Species deniers: Now that is a horse of a different color…

We have all heard the activists and politicians who blame “climate deniers” for not supporting public policies that address the alleged man-made causes of climate disruption, despite all the “settled science” that justifies their push to limit our individual freedoms.

Please allow me draw your attention to an example where “settled science” is currently frustrating the efforts of wildlife activists who are trying to create effective public policy. And it involves their deep romance with the mustang herds that roam the vast American West.

First, some quick background: I stated in an earlier blog post regarding the Endangered Species Act (ESA) that even though a majority of scientists consider the existing biological taxonomy of wildlife as settled science, some scientists disagree as to what exactly defines a distinct species of animal or plant life.

What is wrong with ignoring the critics of “settled science” for deciding what constitutes a “species” when designing effective wildlife policy?

If two very similar types of animals were incorrectly considered separate species when in reality they were biologically identical, the potential elimination of one animal type while the other animal type continues to thrive is not likely to create a meaningful loss to the larger ecosystem.

If you fail to recognize that two similar looking animal types were truly two distinct species, then allowing one type to disappear as long as the other type is thriving may well damage our larger ecosystem. It is important to not make either mistake.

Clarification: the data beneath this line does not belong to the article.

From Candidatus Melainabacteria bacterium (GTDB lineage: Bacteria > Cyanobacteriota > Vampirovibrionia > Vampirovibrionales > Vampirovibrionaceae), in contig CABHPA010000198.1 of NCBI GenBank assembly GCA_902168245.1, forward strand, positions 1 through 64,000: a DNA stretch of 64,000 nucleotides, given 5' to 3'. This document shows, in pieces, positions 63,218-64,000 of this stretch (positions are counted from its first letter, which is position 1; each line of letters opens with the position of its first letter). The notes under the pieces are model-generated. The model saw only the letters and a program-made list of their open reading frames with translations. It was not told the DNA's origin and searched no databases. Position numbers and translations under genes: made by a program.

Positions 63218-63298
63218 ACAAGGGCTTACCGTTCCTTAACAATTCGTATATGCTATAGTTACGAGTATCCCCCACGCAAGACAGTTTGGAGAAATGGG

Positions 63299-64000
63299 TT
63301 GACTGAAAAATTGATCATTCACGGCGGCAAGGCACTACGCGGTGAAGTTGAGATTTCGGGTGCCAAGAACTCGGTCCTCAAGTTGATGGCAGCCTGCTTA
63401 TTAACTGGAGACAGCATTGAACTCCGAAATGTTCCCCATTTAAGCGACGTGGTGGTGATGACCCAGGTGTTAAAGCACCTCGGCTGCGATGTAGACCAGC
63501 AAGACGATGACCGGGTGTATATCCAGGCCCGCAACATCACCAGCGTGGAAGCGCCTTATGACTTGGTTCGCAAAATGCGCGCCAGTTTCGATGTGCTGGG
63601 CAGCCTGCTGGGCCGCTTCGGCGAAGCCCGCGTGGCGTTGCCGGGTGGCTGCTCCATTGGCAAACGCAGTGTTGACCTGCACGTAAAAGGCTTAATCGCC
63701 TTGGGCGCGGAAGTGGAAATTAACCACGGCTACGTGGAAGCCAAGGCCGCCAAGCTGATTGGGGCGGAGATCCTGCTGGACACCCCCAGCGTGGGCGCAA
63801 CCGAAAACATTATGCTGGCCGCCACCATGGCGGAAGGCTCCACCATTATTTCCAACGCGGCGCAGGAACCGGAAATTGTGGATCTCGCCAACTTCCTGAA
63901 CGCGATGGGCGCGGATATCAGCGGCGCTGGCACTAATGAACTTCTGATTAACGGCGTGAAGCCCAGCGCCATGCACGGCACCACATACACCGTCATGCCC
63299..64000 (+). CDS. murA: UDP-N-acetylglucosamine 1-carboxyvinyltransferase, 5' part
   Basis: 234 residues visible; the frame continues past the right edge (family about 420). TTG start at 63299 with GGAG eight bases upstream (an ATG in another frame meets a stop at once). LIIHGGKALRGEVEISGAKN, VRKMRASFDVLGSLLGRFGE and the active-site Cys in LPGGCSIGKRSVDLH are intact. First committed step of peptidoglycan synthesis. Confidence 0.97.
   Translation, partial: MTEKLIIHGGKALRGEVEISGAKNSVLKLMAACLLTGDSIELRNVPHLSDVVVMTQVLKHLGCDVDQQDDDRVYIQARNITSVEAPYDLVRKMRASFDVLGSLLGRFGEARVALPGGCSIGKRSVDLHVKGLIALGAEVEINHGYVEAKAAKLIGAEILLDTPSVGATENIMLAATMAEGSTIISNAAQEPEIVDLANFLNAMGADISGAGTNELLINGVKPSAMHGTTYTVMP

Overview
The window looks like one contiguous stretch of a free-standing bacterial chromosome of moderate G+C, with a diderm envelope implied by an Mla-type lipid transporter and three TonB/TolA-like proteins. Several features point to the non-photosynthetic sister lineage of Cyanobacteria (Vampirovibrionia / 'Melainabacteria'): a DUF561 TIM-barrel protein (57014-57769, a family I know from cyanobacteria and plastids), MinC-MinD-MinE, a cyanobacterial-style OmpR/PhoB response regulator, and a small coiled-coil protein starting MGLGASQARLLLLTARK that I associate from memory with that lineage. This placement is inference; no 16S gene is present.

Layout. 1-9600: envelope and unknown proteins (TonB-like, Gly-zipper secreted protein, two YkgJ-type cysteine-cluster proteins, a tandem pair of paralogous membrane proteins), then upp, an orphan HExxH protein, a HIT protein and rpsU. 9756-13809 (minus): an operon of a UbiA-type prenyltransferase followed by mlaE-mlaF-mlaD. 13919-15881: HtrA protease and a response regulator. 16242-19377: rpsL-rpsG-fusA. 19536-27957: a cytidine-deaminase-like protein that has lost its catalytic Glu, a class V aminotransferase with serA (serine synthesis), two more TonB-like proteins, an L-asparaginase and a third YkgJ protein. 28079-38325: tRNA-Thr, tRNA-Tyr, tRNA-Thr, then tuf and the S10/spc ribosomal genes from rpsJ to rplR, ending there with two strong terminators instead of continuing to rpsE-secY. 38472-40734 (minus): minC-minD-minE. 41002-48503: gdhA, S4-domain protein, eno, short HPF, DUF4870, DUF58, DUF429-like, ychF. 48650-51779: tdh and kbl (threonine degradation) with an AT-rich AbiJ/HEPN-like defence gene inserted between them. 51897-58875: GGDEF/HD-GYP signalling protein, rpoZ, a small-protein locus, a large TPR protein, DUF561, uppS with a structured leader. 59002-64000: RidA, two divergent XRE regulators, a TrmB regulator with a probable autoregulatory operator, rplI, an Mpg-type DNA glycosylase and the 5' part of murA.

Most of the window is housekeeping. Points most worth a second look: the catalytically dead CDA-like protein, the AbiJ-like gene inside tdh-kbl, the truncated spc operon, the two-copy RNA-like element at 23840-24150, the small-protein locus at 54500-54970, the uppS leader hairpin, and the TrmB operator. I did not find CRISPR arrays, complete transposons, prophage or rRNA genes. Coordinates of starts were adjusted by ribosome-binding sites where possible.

But what is wrong with assuming that choosing more definitions of species is better than choosing fewer when making policy?

As I discussed in yet another blog post, when a given animal species is considered endangered under the ESA, a private land owner or a lessee of federal lands could be required to endure significant economic losses to preserve the natural habitat of this endangered species. These very real and personal economic losses are never discussed when the federal agencies tabulate their costs for enforcing the ESA.

Well, wouldn’t a federal agency directed by a representative democracy make sure that any individual economic sacrifice be required only to prevent a real threat to our ecosystem?

Perhaps, but it is in any wildlife management agency’s best interest to sidle up with wildlife activists to define a “species” as narrowly as possible. This maximizes the opportunities to exercise control over private land owners and federal land lessees, which would then justify their growing mission and budget needs.

Surely you are being overly pessimistic!

Back to the lead story: A recent development regarding activists concerned about the dwindling herds of wild horses roaming the American West is clearly justifying my fears.

Most land owners or federal land lessees in the western states see wild horses as a nuisance animal, much like feral dogs that terrorize an urban neighborhood or feral hogs that destroy golf courses and farm lands. These folks even organize annual round-ups to limit the damages arising from these herds, paying the participants with the very horses they catch.

However, supporters of these wild horses see them as mustangs. They are romantic, living mementos of a defining era in American history (and I admit that I share that perspective). Yet, these mustang activists are seeking explicit protection of these wild horses under the ESA. I just cannot support that approach. It involves manipulating science for the sake of romance.